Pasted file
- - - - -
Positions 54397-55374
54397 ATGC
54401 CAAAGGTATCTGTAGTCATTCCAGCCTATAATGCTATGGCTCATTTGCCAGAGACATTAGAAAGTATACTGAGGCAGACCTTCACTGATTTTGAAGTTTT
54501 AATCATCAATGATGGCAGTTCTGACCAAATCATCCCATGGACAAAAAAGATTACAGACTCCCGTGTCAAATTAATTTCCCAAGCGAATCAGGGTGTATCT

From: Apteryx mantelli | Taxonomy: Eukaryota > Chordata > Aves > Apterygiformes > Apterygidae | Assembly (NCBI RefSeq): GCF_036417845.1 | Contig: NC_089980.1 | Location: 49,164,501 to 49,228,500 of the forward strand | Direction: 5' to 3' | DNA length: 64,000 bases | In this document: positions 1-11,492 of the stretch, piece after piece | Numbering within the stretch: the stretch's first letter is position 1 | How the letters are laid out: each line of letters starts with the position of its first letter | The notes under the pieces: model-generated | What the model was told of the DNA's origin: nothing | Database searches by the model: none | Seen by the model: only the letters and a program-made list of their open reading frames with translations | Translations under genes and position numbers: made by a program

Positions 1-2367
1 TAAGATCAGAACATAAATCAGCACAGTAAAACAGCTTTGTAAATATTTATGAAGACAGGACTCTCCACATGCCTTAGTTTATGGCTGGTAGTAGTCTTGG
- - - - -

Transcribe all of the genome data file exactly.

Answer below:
Positions 54397-55374
54397 ATGC
54401 CAAAGGTATCTGTAGTCATTCCAGCCTATAATGCTATGGCTCATTTGCCAGAGACATTAGAAAGTATACTGAGGCAGACCTTCACTGATTTTGAAGTTTT
54501 AATCATCAATGATGGCAGTTCTGACCAAATCATCCCATGGACAAAAAAGATTACAGACTCCCGTGTCAAATTAATTTCCCAAGCGAATCAGGGTGTATCT

From: Apteryx mantelli | Taxonomy: Eukaryota > Chordata > Aves > Apterygiformes > Apterygidae | Assembly (NCBI RefSeq): GCF_036417845.1 | Contig: NC_089980.1 | Location: 49,164,501 to 49,228,500 of the forward strand | Direction: 5' to 3' | DNA length: 64,000 bases | In this document: positions 1-11,492 of the stretch, piece after piece | Numbering within the stretch: the stretch's first letter is position 1 | How the letters are laid out: each line of letters starts with the position of its first letter | The notes under the pieces: model-generated | What the model was told of the DNA's origin: nothing | Database searches by the model: none | Seen by the model: only the letters and a program-made list of their open reading frames with translations | Translations under genes and position numbers: made by a program

Positions 1-2367
1 TAAGATCAGAACATAAATCAGCACAGTAAAACAGCTTTGTAAATATTTATGAAGACAGGACTCTCCACATGCCTTAGTTTATGGCTGGTAGTAGTCTTGG